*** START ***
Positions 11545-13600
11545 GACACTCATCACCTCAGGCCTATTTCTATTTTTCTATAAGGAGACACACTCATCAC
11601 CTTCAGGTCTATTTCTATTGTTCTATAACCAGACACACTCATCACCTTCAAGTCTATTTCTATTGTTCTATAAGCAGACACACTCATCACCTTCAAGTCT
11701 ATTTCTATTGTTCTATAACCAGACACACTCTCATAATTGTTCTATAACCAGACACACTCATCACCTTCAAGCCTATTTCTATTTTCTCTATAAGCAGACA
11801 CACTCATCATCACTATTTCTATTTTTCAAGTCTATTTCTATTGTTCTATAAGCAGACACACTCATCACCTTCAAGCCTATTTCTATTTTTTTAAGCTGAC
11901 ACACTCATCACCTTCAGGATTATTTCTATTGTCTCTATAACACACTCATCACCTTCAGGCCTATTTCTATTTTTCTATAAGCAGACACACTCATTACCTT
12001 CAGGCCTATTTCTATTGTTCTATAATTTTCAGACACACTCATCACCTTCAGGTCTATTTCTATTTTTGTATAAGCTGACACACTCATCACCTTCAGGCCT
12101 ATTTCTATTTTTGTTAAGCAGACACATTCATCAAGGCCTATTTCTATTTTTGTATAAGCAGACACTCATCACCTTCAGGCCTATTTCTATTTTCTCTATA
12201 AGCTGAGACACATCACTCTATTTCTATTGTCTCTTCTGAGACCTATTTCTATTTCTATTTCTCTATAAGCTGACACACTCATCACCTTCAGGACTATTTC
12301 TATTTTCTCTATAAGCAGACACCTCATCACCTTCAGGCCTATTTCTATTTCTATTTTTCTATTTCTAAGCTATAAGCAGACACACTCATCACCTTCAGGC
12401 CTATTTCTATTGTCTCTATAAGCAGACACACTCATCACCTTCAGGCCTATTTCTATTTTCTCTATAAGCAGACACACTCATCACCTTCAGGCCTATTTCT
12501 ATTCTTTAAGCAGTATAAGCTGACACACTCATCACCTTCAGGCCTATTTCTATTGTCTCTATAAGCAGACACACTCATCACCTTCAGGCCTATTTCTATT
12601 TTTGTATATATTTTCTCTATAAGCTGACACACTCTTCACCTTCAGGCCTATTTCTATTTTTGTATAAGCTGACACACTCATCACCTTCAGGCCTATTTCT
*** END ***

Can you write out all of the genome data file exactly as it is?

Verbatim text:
Positions 11545-13600
11545 GACACTCATCACCTCAGGCCTATTTCTATTTTTCTATAAGGAGACACACTCATCAC
11601 CTTCAGGTCTATTTCTATTGTTCTATAACCAGACACACTCATCACCTTCAAGTCTATTTCTATTGTTCTATAAGCAGACACACTCATCACCTTCAAGTCT
11701 ATTTCTATTGTTCTATAACCAGACACACTCTCATAATTGTTCTATAACCAGACACACTCATCACCTTCAAGCCTATTTCTATTTTCTCTATAAGCAGACA
11801 CACTCATCATCACTATTTCTATTTTTCAAGTCTATTTCTATTGTTCTATAAGCAGACACACTCATCACCTTCAAGCCTATTTCTATTTTTTTAAGCTGAC
11901 ACACTCATCACCTTCAGGATTATTTCTATTGTCTCTATAACACACTCATCACCTTCAGGCCTATTTCTATTTTTCTATAAGCAGACACACTCATTACCTT
12001 CAGGCCTATTTCTATTGTTCTATAATTTTCAGACACACTCATCACCTTCAGGTCTATTTCTATTTTTGTATAAGCTGACACACTCATCACCTTCAGGCCT
12101 ATTTCTATTTTTGTTAAGCAGACACATTCATCAAGGCCTATTTCTATTTTTGTATAAGCAGACACTCATCACCTTCAGGCCTATTTCTATTTTCTCTATA
12201 AGCTGAGACACATCACTCTATTTCTATTGTCTCTTCTGAGACCTATTTCTATTTCTATTTCTCTATAAGCTGACACACTCATCACCTTCAGGACTATTTC
12301 TATTTTCTCTATAAGCAGACACCTCATCACCTTCAGGCCTATTTCTATTTCTATTTTTCTATTTCTAAGCTATAAGCAGACACACTCATCACCTTCAGGC
12401 CTATTTCTATTGTCTCTATAAGCAGACACACTCATCACCTTCAGGCCTATTTCTATTTTCTCTATAAGCAGACACACTCATCACCTTCAGGCCTATTTCT
12501 ATTCTTTAAGCAGTATAAGCTGACACACTCATCACCTTCAGGCCTATTTCTATTGTCTCTATAAGCAGACACACTCATCACCTTCAGGCCTATTTCTATT
12601 TTTGTATATATTTTCTCTATAAGCTGACACACTCTTCACCTTCAGGCCTATTTCTATTTTTGTATAAGCTGACACACTCATCACCTTCAGGCCTATTTCT